If there has ever been a defining moment for Long Beach‘s growing importance in the beer world, it was last weekend. And if there is one local beer-maker paving the way for my city’s sudsy future, it is Beachwood Brewing–the 15 month-old brewery housed inside Beachwood BBQ‘s restaurant in the revitalized Downtown.
While Long Beachers drank through nearly 30 kegs of Beachwood’s beers at the sponsored beer gardens at both Funk Fest and Rose Park Bluegrass Festival, the barely-year-old brewery was also winning over new fans up north, at one of the state’s most important end-of-summer beer festivals–the Russian River Beer Revival and BBQ Cookoff in Guerneville.
And by some drunken stroke of luck (or maybe it was just the overbooking and me having previous customer service skills), I was among the selected few who got to go up and pour beers at this epic fest on behalf of Beachwood.Because of my new job, I had a shitload of work to do before we had to leave on Friday morning, so I just stayed up all night writing and posting stories into the site before it was time to load up the kegs and start the caravan (6AM).
Needless to say I slept the entire drive, waking up just in time for some Lagunitas on the way into Guerneville. Lisa and I went “around the world,” which is 16 4oz tasters (one of everything on draft and then two more) of mostly delicious IPAs that I couldn’t tell the difference between. I almost might have walked out of there sober, too, if it were not for the damn barleywine at the end of it all. From now on, I have a new rule that goes against all flavor logic: drink the barleywine first.
We pitched our tents with the other breweries and BBQ grillers behind Stumptown Brewery (which as we all noted in our best Chris Farley voice was, in fact, “down by the river!!”) and even though we had to wake up at 8AM to break it all down, we still decided to drive our sleepy asses back to Santa Rosa to check out Russian River Brewing since some of us (me) had never been. I drank some delicious sours (Toronado 25!), which seemed to cleanse my palette from the very IPA-heavy day.
In the morning, smoke from the nearly done BBQ wafted along the riverside event space and after everyone had set up their jockey boxes, brewers, employees and reps meandered around before the public got let in. It was great getting to know everybody in the morning before we all started drinking too much–it made things a lot easier when it got later in the day and we were all sloshed (which is hard to avoid at a 5 hour-long festival full of amazing Northern California beer).
I’d just like to thank Two Rivers for starting my day off right with their rumored-but-all-I-had-to-do-was-ask pot cider that not only smelled like the dank, but even still had pieces of some floating around in it.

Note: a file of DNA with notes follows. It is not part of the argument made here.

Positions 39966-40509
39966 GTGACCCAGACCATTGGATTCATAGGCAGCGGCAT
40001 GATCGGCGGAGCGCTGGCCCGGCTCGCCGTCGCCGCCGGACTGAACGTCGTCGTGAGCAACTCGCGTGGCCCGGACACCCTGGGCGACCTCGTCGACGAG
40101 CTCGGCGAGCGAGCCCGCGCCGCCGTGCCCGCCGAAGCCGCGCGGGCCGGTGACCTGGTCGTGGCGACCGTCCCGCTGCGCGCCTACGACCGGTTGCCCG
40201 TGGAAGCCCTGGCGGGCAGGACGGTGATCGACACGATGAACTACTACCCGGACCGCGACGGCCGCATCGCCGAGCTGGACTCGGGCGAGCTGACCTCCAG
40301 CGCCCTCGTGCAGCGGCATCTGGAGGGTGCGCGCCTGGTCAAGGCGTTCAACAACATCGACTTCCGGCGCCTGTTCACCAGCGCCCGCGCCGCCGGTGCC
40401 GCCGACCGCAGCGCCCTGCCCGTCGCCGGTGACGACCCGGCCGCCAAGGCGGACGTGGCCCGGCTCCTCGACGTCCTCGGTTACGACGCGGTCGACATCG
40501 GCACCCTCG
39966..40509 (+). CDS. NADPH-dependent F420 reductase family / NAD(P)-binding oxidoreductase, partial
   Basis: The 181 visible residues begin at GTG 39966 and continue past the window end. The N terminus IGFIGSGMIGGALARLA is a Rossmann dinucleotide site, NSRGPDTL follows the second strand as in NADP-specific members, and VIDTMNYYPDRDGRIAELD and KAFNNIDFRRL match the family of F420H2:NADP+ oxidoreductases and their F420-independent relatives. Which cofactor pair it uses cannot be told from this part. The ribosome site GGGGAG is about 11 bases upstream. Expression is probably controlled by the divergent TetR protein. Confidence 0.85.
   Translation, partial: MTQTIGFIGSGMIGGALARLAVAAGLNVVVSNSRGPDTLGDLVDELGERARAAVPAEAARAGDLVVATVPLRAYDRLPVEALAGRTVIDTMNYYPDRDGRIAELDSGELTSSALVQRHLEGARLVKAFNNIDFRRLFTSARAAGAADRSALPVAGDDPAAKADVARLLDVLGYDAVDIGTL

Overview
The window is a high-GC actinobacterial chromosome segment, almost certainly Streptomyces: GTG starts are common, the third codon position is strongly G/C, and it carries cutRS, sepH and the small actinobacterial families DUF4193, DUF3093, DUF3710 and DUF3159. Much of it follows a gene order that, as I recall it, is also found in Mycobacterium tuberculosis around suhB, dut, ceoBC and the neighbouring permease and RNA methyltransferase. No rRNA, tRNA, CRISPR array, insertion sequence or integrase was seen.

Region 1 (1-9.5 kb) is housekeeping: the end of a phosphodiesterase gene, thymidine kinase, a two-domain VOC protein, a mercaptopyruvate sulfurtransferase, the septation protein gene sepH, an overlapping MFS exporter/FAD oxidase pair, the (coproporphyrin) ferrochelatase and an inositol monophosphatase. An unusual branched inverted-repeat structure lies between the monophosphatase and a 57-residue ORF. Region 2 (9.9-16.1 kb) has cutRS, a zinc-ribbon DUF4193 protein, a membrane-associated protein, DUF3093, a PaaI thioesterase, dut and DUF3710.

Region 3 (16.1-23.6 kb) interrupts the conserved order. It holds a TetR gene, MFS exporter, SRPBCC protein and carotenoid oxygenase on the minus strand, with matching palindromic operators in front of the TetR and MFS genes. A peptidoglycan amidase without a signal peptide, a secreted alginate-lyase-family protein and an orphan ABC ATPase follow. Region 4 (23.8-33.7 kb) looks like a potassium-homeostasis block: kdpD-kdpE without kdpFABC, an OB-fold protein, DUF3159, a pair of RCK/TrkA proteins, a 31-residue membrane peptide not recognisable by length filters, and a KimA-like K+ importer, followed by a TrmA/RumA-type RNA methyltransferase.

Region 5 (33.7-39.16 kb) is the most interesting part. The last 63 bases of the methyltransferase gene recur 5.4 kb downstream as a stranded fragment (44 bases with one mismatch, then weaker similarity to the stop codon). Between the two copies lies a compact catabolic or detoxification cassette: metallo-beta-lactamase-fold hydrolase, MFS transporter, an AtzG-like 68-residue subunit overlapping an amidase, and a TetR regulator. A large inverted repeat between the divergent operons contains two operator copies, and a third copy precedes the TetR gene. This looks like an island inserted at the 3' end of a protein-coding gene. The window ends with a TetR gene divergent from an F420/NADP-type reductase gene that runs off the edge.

From there, it was all downhill–or I guess uphill since the beers got progressively more awesome. And since I somehow managed to take accurate notes of my drinking whereabouts straight through the bottle share at the end of the night (there was no reception, so I didn’t get to check in on Untappd), I’ll just let my envelope scribble account for what happened next:
In the morning, everyone was beyond hungover on account of the little sleep, 8 hour drive, the beer, beer and more beer. Ian and Lisa made a bee-line for home and left after breakfast, but Aaron and I hung around Sonoma, convinced that we had come too far to let a little poopy feeling send us home before at least getting some growlers filled.
We called Bubba at Bear Republic–who we had nursed through some unintelligible babbling the night before–and next thing we knew, we were getting a personal tour from the overall’d gentleman himself and tasters from the fermenters of all of their GABF beers (yes, the exact batches that are going to GABF). He even popped open some young experiments for us like a Flanders red aging in giant French oak vats and an imperial stout aging in whiskey barrels.
I took notes on the back of a coaster because I couldn’t believe what was happening. It was all very surreal. Some of these beers I had only had once and others were styles I had no idea Bear Republic even made. Plus, Bubba was talking about how Tartare‘s yeast profile is all the result of spontaneous fermentation outside of their Cloverdale brewery and all I could think was, “Is Bear Republic spearheading beer terroir?” At the very least, the whole experience gave me so much more respect for Bear Republic and I feel honored to have been invited into the brewery for such an intimate hangout.
We drove back home, over the Golden Gate, with a good little buzz and a lot of hoppy-beer in the cooler. I know I went up there with a SoCal brewery (which, mark my words, will be winning GABF medals this year), but I totally became a NorCal convert. Nice people, the great outdoors and a little bit of down-home swarthyness that pervades the beer community and makes us palm tree-ers all look like pansies who measure our ingredients and wear boots to brew. Can’t wait to be back!!!